Students and staff at Nathaniel Hawthorne Elementary kicked off spring break with a campus-wide Catapult Design Challenge.
Rebecca Ajuluchukwu, a campus instructional coach, is one of the main organizers of this project. Before working at Hawthorne Elementary, she taught middle school and organized a similar activity for her students. Ajuluchukwu recalls how much her former students enjoyed this project and decided to bring it to her current campus.
We spoke with her about the purpose of this activity.
Why did you organize the Catapult Challenge?
This year, more than ever, we wanted to give the kids an opportunity to apply critical thinking and problem-solving skills with simultaneous instruction for students at-home and in-person. With the safety restrictions this year, we really had to think outside the box in order to get the kids engaged and apply some of those skills.
Starting in December, we had our first Gingerbread House Design Challenge, and we had an amazing response. We saw such a creative spark from the kids, which led us to do the second challenge: the Catapult Challenge.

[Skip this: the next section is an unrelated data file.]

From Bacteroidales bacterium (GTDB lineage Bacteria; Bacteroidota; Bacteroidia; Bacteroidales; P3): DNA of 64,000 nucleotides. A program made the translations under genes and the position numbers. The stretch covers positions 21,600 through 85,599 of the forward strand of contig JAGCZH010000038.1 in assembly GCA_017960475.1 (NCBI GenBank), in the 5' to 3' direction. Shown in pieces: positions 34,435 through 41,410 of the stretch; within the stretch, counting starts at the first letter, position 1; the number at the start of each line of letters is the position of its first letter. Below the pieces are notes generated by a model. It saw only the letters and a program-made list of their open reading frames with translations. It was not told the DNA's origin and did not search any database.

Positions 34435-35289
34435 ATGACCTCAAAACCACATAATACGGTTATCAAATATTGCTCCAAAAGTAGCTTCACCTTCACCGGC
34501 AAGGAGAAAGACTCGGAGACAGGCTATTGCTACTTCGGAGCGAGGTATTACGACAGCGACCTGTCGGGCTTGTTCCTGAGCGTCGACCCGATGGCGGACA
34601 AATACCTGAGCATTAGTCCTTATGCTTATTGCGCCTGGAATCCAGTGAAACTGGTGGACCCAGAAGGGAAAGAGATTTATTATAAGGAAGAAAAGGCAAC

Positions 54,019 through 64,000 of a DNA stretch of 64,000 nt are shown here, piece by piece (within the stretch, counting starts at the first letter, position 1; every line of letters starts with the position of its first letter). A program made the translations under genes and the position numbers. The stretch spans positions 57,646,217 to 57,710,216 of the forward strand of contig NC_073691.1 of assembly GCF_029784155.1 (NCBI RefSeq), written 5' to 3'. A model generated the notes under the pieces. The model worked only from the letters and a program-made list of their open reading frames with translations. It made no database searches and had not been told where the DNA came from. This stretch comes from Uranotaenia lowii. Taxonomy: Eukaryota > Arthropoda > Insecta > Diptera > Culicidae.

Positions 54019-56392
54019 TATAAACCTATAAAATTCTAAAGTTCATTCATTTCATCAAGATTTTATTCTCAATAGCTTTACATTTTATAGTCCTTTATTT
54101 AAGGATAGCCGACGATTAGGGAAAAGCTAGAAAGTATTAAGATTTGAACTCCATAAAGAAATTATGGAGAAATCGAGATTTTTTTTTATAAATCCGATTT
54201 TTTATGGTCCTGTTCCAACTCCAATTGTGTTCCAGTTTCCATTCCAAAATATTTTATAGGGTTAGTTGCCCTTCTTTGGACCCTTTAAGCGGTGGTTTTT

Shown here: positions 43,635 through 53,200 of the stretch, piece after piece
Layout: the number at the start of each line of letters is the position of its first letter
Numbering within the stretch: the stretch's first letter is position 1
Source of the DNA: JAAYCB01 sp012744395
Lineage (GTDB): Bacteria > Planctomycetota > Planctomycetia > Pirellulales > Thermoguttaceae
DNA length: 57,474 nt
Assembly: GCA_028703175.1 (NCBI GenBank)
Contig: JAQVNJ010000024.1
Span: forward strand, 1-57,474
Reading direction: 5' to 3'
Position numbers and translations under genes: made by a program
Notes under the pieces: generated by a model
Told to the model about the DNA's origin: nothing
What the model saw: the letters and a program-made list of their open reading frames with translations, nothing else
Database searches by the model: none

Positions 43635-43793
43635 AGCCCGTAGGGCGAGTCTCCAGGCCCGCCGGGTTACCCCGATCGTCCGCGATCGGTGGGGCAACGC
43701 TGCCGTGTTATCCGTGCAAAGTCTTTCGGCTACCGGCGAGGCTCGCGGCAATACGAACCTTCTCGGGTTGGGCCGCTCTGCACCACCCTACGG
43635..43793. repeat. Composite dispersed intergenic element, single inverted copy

How does it work?
It’s a competition and we gave the students a list of recommended supplies. We worked with our librarian, who had the students draw catapult prototypes this week and had them learn about catapults. And we kind of brought it to fruition this week by actually building the real design.
Once the kids have the design, they compete with their classmates. And from there, each classroom elects their representative who competes in the final showdown of the Catapult Challenge.
What have been the students’ reactions to this assignment?
I have seen so much excitement and so much problem-solving. I saw several students who were running back to their classroom to make last-minute little tweaks. It was trial and error, and they were really able to build up from their initial designs.
We had such a good response from the students and the staff that this is something that we’re going to continue doing every two months.